Friday, May 29, 2009

"Walt Whitman's Hands" (1982)

I have the honor of being born on the same day as Walt Whitman. This weekend marks the 190th birthday of Whitman (and I turn 57 -- a long way to go). A few poetic words seemed in order; here are some from 1982, when I was a mere wordsmith of 30. The poem remains unpublished until now.

Walt Whitman's Hands
M. Bromberg, 1982

This is the land Walt Whitman made

with his own hands, roughly and eagerly.

He built his cities of strongest iron,

yet with a tinker's eye and economy.

These mountains are his gentle mountains,

their soft curves a woman's reclining mood

or as a soldier's ease, at rest.

He saw stands of pine, straight and green,

saw locomotives crossing flatbed West.

His hands were no poet's alabaster,

writing odes to king or cunning dark.

His lines were sinew, flesh and blood

were in them, a surprising human spark.

His was the telegraph, the railroad, the prairie open wide,

and a people with marvelous ambition.

Prairie farmer or city dweller he loved them both;

and above them all, stars to fill the canopy of heaven.

When Whitman prayed he prayed to God and Man.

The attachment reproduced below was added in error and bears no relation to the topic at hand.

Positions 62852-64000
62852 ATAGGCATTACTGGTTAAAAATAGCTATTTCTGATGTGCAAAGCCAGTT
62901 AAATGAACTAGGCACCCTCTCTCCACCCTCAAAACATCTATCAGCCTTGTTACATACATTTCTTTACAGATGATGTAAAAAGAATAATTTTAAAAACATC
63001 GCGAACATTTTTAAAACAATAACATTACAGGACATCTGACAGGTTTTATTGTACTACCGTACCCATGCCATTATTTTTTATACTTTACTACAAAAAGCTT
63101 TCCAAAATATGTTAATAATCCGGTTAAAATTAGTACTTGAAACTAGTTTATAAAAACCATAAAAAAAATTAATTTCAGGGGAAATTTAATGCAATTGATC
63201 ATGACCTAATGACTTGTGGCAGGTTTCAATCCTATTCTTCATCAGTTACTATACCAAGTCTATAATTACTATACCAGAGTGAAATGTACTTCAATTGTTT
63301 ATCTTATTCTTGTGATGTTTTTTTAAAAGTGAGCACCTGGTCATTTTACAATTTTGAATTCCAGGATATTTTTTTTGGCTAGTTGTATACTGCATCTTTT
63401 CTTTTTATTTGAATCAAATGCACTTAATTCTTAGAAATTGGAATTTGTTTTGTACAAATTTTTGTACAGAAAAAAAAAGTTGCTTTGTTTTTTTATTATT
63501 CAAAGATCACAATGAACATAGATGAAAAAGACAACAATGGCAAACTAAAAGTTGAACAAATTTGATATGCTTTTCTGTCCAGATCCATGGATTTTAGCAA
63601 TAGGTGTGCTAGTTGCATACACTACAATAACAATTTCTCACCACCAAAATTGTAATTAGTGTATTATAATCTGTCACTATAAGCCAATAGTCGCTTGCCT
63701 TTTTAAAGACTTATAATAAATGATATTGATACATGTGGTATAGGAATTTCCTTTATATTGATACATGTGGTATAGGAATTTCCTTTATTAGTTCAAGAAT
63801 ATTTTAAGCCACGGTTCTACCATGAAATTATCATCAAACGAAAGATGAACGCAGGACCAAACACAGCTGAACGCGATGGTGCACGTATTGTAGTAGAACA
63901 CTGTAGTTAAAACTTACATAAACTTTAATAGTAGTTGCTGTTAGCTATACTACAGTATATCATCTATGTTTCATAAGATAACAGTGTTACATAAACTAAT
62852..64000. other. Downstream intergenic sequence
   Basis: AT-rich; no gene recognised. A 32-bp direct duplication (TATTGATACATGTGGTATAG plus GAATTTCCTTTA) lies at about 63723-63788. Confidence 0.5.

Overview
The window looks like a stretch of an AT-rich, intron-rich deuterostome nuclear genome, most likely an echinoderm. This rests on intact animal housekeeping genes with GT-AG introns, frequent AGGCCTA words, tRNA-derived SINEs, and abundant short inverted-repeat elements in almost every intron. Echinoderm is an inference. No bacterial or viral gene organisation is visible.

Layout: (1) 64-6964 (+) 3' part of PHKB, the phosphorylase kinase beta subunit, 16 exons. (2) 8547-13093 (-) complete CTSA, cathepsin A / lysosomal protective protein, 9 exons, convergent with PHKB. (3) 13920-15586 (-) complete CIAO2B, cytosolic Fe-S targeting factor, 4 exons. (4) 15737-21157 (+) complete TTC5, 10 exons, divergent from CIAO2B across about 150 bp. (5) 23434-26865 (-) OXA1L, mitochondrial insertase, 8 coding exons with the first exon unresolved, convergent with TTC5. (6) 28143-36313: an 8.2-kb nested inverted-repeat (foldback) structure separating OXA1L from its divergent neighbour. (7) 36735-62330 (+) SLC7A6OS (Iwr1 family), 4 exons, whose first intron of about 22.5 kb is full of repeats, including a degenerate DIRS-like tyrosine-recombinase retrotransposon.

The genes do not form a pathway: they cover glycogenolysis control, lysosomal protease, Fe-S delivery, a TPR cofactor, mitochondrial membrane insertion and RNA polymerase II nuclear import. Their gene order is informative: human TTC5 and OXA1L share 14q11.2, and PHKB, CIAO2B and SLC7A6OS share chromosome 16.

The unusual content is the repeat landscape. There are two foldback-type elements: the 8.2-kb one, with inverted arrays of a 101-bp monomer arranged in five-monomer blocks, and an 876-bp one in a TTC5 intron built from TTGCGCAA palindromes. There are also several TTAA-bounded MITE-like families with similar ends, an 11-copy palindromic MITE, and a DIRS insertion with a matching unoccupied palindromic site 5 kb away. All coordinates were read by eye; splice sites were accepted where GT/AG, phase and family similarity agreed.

They were equals. No War was just

where sons and fathers died as one, and who,

beseeching God with each failing breath,

hailed death as their priceless victory. He cried.

The ground bled, the ground shook

where brother and brother were laid aside.

No War nor wounding sorrow

could stop a nation's building, or stay

the stars from turning in their courses.

Now the young men Whitman would embrace,

each one, are buried under stone,

joined once more in a last great confederacy,

their names both known and unknown.

They are at rest in Gettysburg,

and in Elmira's quiet fields;

the places where they died are fair again

with grasses soft, and in truth revealed.

This is the land Walt Whitman made.

There is ground still wet with morning dew

and cities as real as stalks of wheat,

their towers topped where the skies are still blue.

The poet's mark is on the mountains,

his voice is with us yet.

His land is ours, the land endures:

it is our strength, and his testament.

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